Hip-hop should have a special award for artists who put their city on the mainstream map. Trophies could go to Common, who helped invent the North Coast with his proverbs of 1990s Chicago, and to Master P, who gave us the South with his No Limit, NoLa material. Memphis got big behind Three 6 Mafia. Atlanta has a trickier story, but certainly OutKast deserve some sort of ribbon. And St. Louis? That came courtesy of one Cornell Haynes, whose 2000 breakthrough, Country Grammar, had two images on its cover: Nelly and the Gateway Arch.
In many ways, Nelly's St. Louis has been the easiest of all these new, not-New York, not-L.A. locations to adopt. Country Grammar and follow-up Nellyville veered surprisingly far into pop territory, with playful -- in fact, playground -- rhymes and colorful, well-rounded instrumental schemes. As an MC, Nelly operates out of a wisecracking tenor perch, laying the charm on thick. (Who else could get away with the lyrics of "Hot in Herre?") This helps him do approachable without going cheap.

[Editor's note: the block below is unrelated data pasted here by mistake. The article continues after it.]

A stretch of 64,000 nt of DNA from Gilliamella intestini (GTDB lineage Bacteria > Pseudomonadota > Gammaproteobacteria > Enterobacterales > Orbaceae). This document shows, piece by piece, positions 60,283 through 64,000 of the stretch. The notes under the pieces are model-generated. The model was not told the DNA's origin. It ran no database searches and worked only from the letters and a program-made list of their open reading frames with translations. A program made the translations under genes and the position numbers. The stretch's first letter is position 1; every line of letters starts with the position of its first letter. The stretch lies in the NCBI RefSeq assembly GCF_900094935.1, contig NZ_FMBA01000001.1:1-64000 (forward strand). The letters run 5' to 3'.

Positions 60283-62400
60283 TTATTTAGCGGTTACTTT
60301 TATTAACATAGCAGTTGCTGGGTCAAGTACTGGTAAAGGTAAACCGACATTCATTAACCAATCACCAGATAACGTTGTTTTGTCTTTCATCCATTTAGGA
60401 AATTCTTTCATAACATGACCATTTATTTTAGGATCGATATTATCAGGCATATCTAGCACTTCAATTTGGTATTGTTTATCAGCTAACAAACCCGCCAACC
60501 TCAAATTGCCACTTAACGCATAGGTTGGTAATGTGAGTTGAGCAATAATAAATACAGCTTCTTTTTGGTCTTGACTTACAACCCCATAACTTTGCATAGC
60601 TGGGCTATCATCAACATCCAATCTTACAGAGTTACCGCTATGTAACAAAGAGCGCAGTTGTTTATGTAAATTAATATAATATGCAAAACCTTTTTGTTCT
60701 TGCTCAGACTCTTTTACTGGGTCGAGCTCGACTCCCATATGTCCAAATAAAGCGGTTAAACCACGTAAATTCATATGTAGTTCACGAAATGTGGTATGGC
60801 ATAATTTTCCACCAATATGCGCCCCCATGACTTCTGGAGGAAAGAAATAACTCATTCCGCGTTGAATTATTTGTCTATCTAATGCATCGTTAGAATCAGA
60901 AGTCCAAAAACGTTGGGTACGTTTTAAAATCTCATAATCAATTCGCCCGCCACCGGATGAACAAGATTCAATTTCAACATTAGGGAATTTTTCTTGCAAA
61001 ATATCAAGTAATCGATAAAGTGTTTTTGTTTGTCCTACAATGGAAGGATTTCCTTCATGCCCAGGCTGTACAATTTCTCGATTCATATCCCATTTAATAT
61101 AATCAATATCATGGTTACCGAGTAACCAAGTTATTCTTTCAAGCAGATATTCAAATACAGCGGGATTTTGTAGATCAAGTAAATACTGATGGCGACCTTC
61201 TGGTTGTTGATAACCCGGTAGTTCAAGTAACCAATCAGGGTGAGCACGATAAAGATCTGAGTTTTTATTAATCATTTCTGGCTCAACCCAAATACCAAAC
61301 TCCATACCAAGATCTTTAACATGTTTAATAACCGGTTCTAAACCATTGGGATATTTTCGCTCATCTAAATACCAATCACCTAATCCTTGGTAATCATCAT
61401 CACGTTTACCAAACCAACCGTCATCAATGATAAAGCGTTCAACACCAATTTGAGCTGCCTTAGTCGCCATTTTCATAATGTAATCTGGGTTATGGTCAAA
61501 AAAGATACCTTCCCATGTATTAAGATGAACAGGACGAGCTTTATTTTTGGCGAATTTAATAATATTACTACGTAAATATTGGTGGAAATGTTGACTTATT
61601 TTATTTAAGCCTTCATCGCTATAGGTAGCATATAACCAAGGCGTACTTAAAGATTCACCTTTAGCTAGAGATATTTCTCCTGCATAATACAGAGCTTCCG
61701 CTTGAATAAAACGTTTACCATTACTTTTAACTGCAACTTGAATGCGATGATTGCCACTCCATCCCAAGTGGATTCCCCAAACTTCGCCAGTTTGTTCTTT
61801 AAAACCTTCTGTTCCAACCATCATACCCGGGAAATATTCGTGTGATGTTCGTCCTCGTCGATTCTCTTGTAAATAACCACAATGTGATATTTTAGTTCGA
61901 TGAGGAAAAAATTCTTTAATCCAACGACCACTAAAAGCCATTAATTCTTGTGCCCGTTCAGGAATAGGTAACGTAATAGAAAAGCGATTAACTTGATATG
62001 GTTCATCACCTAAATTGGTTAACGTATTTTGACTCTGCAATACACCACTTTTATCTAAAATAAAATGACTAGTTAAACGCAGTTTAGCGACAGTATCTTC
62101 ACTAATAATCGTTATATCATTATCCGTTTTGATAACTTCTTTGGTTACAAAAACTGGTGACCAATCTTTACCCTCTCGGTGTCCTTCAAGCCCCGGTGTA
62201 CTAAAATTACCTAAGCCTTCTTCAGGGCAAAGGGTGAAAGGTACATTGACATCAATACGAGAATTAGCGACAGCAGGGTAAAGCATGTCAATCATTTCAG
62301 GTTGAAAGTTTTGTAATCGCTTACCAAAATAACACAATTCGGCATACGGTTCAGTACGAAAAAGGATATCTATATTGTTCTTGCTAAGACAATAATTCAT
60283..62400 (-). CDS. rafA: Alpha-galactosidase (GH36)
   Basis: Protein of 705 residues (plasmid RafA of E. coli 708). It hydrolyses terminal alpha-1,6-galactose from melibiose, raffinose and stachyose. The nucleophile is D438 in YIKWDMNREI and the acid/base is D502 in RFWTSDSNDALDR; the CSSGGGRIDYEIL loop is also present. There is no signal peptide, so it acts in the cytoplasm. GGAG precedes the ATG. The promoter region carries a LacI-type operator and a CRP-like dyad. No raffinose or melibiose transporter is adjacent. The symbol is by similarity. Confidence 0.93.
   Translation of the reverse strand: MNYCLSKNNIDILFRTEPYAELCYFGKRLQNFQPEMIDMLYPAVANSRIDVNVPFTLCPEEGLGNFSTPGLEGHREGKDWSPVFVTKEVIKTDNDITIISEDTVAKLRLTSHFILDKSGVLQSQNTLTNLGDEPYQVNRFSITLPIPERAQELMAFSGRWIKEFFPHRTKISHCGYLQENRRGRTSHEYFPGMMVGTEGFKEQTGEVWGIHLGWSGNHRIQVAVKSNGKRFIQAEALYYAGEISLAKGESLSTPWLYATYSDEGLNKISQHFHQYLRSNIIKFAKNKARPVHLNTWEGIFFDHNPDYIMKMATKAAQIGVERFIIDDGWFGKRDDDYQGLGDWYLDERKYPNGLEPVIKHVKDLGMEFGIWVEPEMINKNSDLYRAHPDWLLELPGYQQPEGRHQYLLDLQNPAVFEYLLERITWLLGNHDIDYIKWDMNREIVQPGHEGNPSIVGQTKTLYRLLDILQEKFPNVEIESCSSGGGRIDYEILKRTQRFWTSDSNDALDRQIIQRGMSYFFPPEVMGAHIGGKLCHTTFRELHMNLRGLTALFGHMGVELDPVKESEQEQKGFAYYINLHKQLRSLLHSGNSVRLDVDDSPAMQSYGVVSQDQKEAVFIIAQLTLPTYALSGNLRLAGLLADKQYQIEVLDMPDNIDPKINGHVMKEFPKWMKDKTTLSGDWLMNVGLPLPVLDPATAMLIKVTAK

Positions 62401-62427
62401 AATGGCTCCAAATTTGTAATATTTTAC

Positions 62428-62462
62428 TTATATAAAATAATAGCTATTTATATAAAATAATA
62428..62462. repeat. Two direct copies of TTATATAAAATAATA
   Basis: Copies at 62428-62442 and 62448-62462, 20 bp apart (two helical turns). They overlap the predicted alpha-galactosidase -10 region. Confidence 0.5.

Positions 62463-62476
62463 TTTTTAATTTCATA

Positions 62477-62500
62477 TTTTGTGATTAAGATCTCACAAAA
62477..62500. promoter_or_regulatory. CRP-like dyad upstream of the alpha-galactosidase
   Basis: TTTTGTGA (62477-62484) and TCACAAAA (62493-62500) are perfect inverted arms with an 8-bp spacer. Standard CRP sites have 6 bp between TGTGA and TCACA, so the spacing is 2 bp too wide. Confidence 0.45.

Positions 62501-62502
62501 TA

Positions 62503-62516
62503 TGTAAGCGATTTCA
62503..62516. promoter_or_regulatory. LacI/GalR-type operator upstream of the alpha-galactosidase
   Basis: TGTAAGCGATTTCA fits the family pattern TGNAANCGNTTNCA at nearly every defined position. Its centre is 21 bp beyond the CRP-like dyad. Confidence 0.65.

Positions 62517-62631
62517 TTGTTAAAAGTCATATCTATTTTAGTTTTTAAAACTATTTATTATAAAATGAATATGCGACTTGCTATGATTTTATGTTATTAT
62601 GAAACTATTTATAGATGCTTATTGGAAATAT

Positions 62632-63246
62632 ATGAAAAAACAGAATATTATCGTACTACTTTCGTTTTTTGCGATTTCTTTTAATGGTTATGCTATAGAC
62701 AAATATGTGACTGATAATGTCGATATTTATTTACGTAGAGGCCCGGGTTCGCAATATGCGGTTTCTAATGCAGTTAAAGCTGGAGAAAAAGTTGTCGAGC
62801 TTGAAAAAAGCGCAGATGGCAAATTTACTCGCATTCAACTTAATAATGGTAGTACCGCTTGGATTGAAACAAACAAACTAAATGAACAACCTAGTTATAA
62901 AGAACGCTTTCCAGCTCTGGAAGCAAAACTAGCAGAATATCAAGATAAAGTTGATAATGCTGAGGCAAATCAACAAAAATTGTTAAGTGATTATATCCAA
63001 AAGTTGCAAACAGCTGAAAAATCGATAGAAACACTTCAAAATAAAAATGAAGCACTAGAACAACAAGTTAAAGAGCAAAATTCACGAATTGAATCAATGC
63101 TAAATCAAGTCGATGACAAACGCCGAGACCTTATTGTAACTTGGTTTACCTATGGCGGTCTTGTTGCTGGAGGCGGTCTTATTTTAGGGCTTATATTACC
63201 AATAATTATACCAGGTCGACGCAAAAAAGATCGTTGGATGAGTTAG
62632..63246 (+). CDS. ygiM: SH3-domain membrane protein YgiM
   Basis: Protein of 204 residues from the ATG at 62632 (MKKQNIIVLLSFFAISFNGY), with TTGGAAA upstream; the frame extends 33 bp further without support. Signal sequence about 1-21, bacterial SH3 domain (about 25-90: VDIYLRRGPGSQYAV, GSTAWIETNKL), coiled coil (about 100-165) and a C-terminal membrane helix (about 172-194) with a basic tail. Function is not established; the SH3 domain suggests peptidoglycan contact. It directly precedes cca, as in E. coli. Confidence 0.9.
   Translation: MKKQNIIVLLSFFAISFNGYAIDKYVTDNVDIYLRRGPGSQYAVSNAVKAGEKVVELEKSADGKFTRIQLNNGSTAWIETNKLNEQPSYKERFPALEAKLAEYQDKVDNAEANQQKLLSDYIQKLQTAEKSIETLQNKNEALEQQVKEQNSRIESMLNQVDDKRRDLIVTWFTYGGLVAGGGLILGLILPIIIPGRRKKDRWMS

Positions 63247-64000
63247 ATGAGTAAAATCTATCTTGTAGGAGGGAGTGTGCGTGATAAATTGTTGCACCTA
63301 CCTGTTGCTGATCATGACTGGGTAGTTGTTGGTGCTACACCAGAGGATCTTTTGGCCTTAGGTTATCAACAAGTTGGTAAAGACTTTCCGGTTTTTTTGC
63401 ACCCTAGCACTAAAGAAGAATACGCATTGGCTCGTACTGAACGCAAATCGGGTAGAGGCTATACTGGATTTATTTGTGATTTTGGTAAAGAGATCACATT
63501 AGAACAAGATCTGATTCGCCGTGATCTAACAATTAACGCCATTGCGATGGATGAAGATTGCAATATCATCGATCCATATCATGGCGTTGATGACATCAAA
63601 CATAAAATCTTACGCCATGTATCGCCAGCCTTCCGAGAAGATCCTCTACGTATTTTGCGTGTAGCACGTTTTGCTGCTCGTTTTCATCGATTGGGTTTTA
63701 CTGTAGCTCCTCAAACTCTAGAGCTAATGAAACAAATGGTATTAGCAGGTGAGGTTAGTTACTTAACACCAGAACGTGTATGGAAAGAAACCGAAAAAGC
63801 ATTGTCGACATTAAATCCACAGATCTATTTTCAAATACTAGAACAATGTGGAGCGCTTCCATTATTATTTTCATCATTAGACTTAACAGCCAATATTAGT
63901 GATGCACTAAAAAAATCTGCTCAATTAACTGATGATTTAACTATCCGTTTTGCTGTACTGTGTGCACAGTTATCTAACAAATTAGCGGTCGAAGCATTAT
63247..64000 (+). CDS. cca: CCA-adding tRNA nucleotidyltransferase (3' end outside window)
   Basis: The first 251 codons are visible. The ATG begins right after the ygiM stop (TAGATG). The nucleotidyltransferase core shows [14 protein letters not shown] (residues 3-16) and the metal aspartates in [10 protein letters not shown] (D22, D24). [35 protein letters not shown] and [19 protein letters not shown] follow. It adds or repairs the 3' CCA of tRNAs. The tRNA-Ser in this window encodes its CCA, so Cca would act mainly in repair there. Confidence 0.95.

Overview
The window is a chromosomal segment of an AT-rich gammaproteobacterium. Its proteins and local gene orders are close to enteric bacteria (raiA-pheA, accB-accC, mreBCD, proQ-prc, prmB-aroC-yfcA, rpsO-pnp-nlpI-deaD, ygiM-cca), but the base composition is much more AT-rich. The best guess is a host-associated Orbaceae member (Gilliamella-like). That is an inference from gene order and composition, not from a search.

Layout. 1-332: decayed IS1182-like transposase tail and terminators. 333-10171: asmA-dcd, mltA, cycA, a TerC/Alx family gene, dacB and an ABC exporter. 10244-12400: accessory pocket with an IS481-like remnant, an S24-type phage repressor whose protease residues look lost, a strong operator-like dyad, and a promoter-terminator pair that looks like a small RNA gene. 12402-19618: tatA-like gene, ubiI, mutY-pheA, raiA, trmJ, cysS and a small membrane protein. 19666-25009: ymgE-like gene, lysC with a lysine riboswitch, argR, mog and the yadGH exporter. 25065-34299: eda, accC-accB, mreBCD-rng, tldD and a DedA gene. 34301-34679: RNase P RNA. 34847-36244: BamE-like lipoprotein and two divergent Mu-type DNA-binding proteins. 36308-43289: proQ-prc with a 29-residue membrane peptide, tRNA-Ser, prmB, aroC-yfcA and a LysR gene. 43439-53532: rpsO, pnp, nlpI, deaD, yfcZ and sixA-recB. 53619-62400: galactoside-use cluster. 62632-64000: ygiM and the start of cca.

The artist's latest effort, Brass Knuckles, blurs the rap and pop boundary still further. Just looking at the list of collaborators -- T.I., Snoop Dogg, Fergie, Pharrell, Usher… -- one realizes there will be no way to predict its tone. And sure enough, Knuckles is a mix of everything: slick R&B, slurry block rhyming, high-gloss club pop. About the only thing that stays constant is the scale: Nelly doesn't do small productions, and every track here is a blockbuster.
The first thing that strikes the listener is how eclectic even just the rap side is. The record features hip-hop moves from three decades and at least that many cities. "Hold Up" stars T.I. and LL Cool J, with the two ladykillers dropping their own twists into a hiccupping St. Lou beatscape. But we quickly move west, hearing a g-funk touched ode to L.A. courtesy of Snoop and Nate. Soon after, it's New York time, as the legendary Chuck D does empowerment over vintage soul strains on "Self-Esteem" -- the surprise winner of the album.
So you can get serious here if you want to. Of course, you can also get romantic, via the satin tones of Akon/Ashanti duet "Body On Me." Or you can get, well… whatever Fergie is. Her "Party People" is as fierce and gyration-happy as ever.
The point here is choice, which for the bighearted man of the Midwest, is just a matter of being a good host.
By Jake Blaine